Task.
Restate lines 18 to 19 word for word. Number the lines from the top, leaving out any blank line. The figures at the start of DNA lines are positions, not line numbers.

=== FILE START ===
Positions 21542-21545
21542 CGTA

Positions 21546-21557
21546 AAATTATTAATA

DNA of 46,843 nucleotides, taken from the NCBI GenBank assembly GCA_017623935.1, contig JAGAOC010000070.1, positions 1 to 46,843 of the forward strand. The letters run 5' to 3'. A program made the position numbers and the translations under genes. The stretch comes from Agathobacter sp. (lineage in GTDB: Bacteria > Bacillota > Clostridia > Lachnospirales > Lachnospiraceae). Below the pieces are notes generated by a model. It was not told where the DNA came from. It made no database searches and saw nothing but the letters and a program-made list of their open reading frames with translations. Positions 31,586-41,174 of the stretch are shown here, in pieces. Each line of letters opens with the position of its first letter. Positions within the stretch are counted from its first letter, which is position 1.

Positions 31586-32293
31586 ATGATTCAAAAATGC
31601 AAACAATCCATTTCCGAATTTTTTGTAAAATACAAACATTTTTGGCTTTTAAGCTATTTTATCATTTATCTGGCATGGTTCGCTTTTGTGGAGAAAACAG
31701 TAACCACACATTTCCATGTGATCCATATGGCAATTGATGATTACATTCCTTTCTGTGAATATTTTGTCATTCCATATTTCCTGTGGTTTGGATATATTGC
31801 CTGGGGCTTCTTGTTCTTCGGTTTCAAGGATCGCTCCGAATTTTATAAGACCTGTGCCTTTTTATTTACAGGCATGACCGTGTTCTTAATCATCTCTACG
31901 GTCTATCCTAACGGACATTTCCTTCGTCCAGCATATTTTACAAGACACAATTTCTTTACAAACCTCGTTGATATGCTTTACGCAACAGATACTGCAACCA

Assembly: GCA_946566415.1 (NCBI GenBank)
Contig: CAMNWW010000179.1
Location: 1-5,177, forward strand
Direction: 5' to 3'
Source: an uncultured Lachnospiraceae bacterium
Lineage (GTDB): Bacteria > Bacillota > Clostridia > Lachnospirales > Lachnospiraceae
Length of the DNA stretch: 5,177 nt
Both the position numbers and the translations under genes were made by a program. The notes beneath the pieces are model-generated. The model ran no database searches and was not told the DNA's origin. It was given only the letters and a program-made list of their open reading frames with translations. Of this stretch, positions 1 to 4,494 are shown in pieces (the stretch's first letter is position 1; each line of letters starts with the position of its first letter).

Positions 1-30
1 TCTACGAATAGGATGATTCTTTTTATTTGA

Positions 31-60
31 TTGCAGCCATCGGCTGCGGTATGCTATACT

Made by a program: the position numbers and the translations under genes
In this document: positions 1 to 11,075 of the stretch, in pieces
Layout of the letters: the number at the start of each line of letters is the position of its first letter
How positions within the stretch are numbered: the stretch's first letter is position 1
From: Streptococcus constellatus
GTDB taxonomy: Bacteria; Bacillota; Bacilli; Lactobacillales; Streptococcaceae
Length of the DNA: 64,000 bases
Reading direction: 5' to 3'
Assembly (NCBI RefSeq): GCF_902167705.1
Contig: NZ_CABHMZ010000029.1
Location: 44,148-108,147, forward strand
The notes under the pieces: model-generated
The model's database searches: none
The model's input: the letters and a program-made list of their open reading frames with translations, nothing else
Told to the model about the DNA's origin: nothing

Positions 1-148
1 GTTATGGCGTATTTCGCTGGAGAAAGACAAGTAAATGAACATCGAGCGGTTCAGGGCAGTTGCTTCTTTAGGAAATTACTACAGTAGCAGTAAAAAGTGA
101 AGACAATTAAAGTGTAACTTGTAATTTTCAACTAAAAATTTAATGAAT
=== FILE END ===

Length of the DNA stretch: 5,177 nt
Both the position numbers and the translations under genes were made by a program. The notes beneath the pieces are model-generated. The model ran no database searches and was not told the DNA's origin. It was given only the letters and a program-made list of their open reading frames with translations. Of this stretch, positions 1 to 4,494 are shown in pieces (the stretch's first letter is position 1; each line of letters starts with the position of its first letter).